MADISON – Parasitic filarial nematodes infect hundreds of millions of people, causing diseases such as river blindness and lymphatic filariasis, which can lead to elephantiasis, a severe swelling of the limbs.
Mosquitoes spread the parasitic worms, which engage in sophisticated migrations within their insect and mammal hosts. One worm, Brugia malayi, starts in the mosquito’s gut, migrates to its flight muscles, then to its mouth. In its human host, the worm travels between the lymphatic system and the blood. Researchers have little idea how the nematodes achieve these nomadic lifestyles that are crucial for their survival.
In new research, University of Wisconsin-Madison scientists provide the first look at the genetic underpinnings of the worms’ migration through their hosts. They identified two genes the nematodes use to respond to cues in their host environment. When the genes are disrupted, the worms are lost and less effective at infecting their hosts.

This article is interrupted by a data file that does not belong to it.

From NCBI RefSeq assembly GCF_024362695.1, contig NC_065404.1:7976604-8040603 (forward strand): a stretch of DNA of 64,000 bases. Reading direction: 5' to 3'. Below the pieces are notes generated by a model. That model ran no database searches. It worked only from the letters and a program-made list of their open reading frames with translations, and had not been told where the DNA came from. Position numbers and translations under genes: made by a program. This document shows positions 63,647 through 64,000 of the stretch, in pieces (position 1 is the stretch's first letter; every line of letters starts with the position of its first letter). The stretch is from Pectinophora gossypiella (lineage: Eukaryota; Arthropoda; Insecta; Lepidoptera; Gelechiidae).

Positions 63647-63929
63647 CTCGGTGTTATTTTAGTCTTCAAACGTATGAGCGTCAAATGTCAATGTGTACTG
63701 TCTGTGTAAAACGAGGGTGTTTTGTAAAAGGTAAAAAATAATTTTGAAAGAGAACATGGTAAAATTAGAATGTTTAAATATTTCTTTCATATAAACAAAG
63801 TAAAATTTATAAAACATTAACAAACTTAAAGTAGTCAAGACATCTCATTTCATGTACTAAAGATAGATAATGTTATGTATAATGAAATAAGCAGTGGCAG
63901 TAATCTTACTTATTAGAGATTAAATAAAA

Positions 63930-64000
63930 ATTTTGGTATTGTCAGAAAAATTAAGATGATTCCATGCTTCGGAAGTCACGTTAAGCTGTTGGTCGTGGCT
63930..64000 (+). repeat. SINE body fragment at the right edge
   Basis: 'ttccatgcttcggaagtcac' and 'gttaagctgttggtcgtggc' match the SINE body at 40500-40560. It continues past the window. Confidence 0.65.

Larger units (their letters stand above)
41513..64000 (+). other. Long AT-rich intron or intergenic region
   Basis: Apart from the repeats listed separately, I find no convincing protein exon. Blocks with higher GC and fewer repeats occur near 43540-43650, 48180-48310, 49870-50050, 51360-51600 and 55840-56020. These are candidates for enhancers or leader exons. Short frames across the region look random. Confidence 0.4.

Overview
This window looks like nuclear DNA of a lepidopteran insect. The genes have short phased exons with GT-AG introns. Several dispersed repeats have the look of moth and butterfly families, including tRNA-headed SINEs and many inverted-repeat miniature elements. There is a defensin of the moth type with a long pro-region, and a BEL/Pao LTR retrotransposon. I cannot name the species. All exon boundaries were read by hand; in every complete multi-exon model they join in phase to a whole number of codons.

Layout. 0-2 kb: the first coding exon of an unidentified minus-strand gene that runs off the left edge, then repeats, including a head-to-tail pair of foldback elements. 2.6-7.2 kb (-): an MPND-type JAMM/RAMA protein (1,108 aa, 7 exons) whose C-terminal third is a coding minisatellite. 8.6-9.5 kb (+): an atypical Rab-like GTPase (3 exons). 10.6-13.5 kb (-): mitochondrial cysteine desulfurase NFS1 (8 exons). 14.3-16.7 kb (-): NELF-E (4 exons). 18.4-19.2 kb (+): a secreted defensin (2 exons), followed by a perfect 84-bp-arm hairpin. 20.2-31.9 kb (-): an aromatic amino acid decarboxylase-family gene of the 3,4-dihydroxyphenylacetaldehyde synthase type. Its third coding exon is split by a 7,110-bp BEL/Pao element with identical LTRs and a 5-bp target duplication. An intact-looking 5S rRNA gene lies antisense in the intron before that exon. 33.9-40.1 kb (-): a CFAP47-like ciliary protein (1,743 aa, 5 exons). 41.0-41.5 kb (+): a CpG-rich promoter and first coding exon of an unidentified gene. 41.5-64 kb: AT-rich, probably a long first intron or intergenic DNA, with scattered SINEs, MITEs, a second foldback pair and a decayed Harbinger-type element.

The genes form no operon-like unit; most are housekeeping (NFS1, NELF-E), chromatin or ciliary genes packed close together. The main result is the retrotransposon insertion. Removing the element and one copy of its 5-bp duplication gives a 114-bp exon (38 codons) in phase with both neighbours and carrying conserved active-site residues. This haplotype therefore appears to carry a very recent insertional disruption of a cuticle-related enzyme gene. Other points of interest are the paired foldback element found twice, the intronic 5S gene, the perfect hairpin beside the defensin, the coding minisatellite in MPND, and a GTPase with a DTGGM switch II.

The genes are part of the nematodes’ chemosensation network, a combination of chemical-sensing proteins and nerve cells that let the parasites detect and respond to molecules in their environment. Because these responses are key for the nematode’s complex life cycle, they’re a potential target for future treatments.
“We’re hopeful that a better understanding of how worms are transmitted between hosts and move within them may lead to new approaches for parasite treatment and control,” says Mostafa Zamanian, a professor of pathobiological sciences in the UW-Madison School of Veterinary Medicine and senior author of the report. The work was published in June in the journal PLOS Biology.